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Verbascum olympicum, Greek mullein

Summary

Not a terribly interesting plant unless you are an ancient Roman with an abscess.

Blog Entries

Read more about Verbascum olympicum, Greek mullein, in these blog entries (most recent first);
How tall does a Verbascum have to be to reach a record height?

Family

Scrophulariaceae

Meaning of the Name

Verbascum
Possibly from the Latin ‘ver’, ‘spring’ and ‘barbatus’, ‘beard’ from the plant’s hairy stamens.
 
olympicum
Strictly, ‘from Mount Olympus’ but ‘Olympus’ may also translate as ‘heaven’ and so the plant may be a gift from the gods.

Common Names and Synonyms

Greek mullein, donkey's ears, bunny's ears, velvet plant

How Poisonous, How Harmful?

It contains a narcotic but its exact nature is not defined.

Not harmful to humans to any extent but it is said to particularly affect fish.

In American Medicinal Plants, Charles F. Millspaugh lists the effects of ingestion of a very large quantity, 30 to 40 ounces, of a tincture made from Mullein. Curiously, many of the symptoms are said to occur only on the left side. Its narcotic action is said to disappear after two hours.

 
Verbascum Southern Charm

Verbascum 'Southern Charm' - a relative of
Verbascum olympicum

Incidents

No reported incidents of human poisoning but it is reported to have been used by poachers and in the TV series, Bushcraft, Ray Mears joined a tribe on the Amazon who fish by putting Verbascum leaves in the river to make the fish sleepy.

Folklore and Facts

According to Pliny the Elder, it cures superficial abscess in a poultice made of pounded root, sprinkled in wine and wrapped in leaves but only if the patient fasts and the poultice is applied by a naked maiden who has also been fasting. The maiden must say ‘Apollo tells us that plague cannot grow more fiery in a patient if a naked maiden quench the fire’.

Mandragora is an alternative treatment for abscesses but does not require the involvement of a naked maiden so may not have been as popular.

Verbascum was grown in monastery gardens to keep out the devil. In the Alnwick Garden Poison Garden it was grown by the fence in the corner near the cannabis. Was that to try to keep out the little devils who might be tempted to climb over the fence to reach the cannabis?

IMPORTANT NOTE

The POISON GARDEN website is not connected with Alnwick Garden Enterprises Ltd and/or The Alnwick Garden Trust.

 

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Introduction to the A to Z section
Abrus precatorius, rosary pea
Aconitum lycoctonum, wolfsbane
Aconitum napellus, monkshood
Actaea racemosa, black cohosh
Actaea spicata, baneberry
Aesculus hippocastanum, horse chestnut
Amanita muscaria, fly agaric
Aquilegia atrata, columbine
Aristolochia clematitis, birthwort
Artemisia absinthium, wormwood
Arum italicum, Italian cuckoopint
Arum maculatum, cuckoopint
Aspergillus fumigatus
Atropa belladonna, deadly nightshade
Brugmansia suaveolens, angel's trumpet
Bryonia dioica, bryony
Buxus sempervirens, common box
Camellia sinensis, tea
Cannabis sativa, marijuana
Catha edulis, khat
Chelidonium majus, greater celandine
Cimicifuga racemosa, black cohosh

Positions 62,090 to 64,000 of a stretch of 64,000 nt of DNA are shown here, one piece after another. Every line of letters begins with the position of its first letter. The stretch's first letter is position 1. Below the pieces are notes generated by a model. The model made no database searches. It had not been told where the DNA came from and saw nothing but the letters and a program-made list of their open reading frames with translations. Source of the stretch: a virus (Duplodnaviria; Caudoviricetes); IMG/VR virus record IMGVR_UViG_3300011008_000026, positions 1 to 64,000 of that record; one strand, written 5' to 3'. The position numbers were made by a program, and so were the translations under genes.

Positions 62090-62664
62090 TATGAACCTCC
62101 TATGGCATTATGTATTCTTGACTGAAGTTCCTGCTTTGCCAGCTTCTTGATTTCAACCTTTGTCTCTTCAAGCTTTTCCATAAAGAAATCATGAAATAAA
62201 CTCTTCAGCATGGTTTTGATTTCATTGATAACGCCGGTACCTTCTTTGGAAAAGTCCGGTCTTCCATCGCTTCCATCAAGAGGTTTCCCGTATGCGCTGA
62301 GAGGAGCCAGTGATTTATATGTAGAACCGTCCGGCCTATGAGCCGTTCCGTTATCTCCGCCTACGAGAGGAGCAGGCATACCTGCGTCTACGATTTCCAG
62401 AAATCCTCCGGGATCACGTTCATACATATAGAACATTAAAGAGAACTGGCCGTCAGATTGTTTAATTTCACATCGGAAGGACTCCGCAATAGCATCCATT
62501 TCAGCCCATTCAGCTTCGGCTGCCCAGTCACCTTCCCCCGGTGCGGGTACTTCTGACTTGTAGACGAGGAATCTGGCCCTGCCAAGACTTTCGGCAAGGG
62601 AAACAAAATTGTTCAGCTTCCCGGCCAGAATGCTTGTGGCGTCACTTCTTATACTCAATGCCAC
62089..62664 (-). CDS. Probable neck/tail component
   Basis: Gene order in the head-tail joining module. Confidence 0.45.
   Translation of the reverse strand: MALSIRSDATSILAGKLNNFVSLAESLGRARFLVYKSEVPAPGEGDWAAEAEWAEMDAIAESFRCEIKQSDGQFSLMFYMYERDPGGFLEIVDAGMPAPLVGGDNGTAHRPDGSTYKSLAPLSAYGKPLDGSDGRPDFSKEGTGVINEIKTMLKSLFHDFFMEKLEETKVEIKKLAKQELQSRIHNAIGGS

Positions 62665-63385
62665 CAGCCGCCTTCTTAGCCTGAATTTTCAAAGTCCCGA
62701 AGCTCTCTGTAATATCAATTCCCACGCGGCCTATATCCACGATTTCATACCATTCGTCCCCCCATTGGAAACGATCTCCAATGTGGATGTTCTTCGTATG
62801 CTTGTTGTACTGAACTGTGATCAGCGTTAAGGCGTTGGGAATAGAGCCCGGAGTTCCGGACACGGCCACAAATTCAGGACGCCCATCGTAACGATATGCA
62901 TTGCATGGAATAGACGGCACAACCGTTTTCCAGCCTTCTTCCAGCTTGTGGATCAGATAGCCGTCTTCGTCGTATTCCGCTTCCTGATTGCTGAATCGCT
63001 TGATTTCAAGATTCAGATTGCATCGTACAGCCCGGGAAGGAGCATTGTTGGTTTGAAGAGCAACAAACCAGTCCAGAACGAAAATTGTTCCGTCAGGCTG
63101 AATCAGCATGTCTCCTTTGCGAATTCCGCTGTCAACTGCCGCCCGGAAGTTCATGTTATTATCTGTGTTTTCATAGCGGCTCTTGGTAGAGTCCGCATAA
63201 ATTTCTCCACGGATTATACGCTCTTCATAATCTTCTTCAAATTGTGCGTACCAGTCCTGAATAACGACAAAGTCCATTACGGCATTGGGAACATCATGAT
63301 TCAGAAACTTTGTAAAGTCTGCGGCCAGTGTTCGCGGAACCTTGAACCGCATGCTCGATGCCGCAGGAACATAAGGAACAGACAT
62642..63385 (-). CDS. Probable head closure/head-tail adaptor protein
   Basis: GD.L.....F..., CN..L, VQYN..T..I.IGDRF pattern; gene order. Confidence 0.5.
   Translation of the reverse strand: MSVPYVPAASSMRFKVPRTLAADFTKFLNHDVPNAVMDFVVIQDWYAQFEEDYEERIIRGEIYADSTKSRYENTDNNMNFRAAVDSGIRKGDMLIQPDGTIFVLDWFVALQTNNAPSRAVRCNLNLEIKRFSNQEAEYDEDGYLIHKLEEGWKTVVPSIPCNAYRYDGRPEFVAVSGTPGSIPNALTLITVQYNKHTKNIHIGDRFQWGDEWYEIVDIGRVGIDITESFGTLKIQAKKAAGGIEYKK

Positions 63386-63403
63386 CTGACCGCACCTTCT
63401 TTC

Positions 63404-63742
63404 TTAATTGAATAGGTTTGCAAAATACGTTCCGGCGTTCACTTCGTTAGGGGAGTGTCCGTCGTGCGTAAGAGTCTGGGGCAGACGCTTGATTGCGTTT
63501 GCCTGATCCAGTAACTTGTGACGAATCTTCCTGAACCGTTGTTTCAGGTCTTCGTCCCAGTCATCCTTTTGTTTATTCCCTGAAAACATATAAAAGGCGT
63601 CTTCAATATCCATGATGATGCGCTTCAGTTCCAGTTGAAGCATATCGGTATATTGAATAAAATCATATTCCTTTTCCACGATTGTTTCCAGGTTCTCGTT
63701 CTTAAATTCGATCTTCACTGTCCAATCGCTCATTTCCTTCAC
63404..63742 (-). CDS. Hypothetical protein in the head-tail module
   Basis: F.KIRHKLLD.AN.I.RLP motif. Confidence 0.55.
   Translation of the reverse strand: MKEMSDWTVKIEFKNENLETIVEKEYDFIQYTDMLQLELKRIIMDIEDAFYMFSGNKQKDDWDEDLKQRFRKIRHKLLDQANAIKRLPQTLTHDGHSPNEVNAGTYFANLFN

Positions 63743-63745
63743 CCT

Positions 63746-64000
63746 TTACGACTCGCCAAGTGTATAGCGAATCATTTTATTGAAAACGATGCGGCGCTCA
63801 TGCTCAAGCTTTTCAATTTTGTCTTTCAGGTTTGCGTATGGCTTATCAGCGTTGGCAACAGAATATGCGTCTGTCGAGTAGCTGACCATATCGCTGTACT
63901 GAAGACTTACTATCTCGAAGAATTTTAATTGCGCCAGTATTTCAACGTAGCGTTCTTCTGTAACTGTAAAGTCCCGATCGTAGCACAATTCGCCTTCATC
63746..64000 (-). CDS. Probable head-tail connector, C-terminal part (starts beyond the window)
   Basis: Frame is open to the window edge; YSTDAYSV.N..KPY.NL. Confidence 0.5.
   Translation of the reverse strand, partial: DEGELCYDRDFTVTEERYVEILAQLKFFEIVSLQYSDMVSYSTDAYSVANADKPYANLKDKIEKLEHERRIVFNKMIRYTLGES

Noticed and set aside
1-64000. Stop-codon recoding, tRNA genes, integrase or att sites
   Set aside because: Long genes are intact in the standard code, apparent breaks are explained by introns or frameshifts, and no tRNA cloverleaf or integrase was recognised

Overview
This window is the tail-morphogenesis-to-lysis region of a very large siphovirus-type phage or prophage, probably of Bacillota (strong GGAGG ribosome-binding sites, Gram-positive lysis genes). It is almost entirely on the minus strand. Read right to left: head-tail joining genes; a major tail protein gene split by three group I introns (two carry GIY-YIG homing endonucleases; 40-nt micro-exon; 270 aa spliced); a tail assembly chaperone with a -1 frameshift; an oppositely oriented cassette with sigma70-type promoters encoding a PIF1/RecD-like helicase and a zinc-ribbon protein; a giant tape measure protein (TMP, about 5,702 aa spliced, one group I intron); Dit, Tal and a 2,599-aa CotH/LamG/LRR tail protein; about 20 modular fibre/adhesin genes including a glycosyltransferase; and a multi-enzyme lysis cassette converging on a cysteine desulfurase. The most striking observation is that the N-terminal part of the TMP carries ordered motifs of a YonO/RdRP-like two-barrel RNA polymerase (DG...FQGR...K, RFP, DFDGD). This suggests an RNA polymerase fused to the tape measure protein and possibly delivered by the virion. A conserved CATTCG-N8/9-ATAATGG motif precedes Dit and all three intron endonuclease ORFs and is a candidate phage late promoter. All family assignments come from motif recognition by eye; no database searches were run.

Claviceps purpurea, ergot
Clematis vitalba, old man's beard
Colchicum autumnale, naked ladies
Conium maculatum, poison hemlock
Convallaria majalis, lily of the valley
Cynoglossum officinale, hound’s tongue
Daphne mezereon, spurge olive
Datura stramonium, thorn apple, jimsonweed
Datura suaveolens, angel's trumpet
Delphinium, larkspur
Digitalis spp., foxglove
Dracunculus vulgaris, dragon arum
Echium vulgare, viper’s bugloss
Eranthis hyemalis, winter aconite
Erythroxylum coca, cocaine
Euonymus europaeus, spindle tree
Euphorbia x martinii, red spurge
Euphorbia pulcherrima, poinsettia
Fritillaria spp., fritillary
Galanthus nivalis, snowdrop
Hedera helix, common ivy
Helleborus spp., hellebore
Heracleum mantegazzianum, giant hogweed
Hyacinthoides non-scripta, bluebell
Hyoscyamus niger, black henbane
Ilex aquifolium, holly
Jacobaea vulgaris, ragwort
Juniperus communis, common juniper
Laburnum anagyroides, laburnum
Lactuca serriola, prickly lettuce
Leucojum aestivum, snowflake
Lithospermum officinale, gromwell
Lolium temulentum, darnel
Malus 'John Downie', crab apple
Mandragora officinarum, mandrake
Mercurialis perennis, dog’s mercury
Narcissus, daffodil
Nepeta faassenii, catmint
Nerium oleander, oleander
Nicotiana sylvestris, tobacco
Oenanthe crocata, hemlock water dropwort
Papaver somniferum, opium poppy
Pastinaca sativa, parsnip
Polygonatum odoratum, angular Solomon's seal
Prunus laurocerasus, cherry laurel
Pulsatilla vulgaris, pasque flower
Ranunculus acris, meadow buttercup
Rheum x hybridum, rhubarb
Rhododendron spp.
Rhus radicans, poison ivy
Ricinus communis, castor oil plant
Rosmarinus officinalis, rosemary
Rumex obtusifolius, broad-leaved dock
Ruta graveolens, rue
Salix alba, white willow
Salvia divinorum, sage
Scutellaria laterifolia, Virginian skullcap
Senecio jacobaea, ragwort
Solanum dulcamara, woody nightshade
Solanum melongena, aubergine
Strychnos nux-vomica, poison nut
Symphoricarpos albus, snowberry
Symphytum spp., comfrey
Taxus baccata, yew
Toxicodendron radicans, poison ivy
Thevetia peruviana, yellow oleander
Urtica dioica, stinging nettle
Veratrum album, white hellebore
Verbascum olympicum, Greek mullein
Vinca major, greater periwinkle
Viscum album, mistletoe
Vitex agnus-castus, chaste tree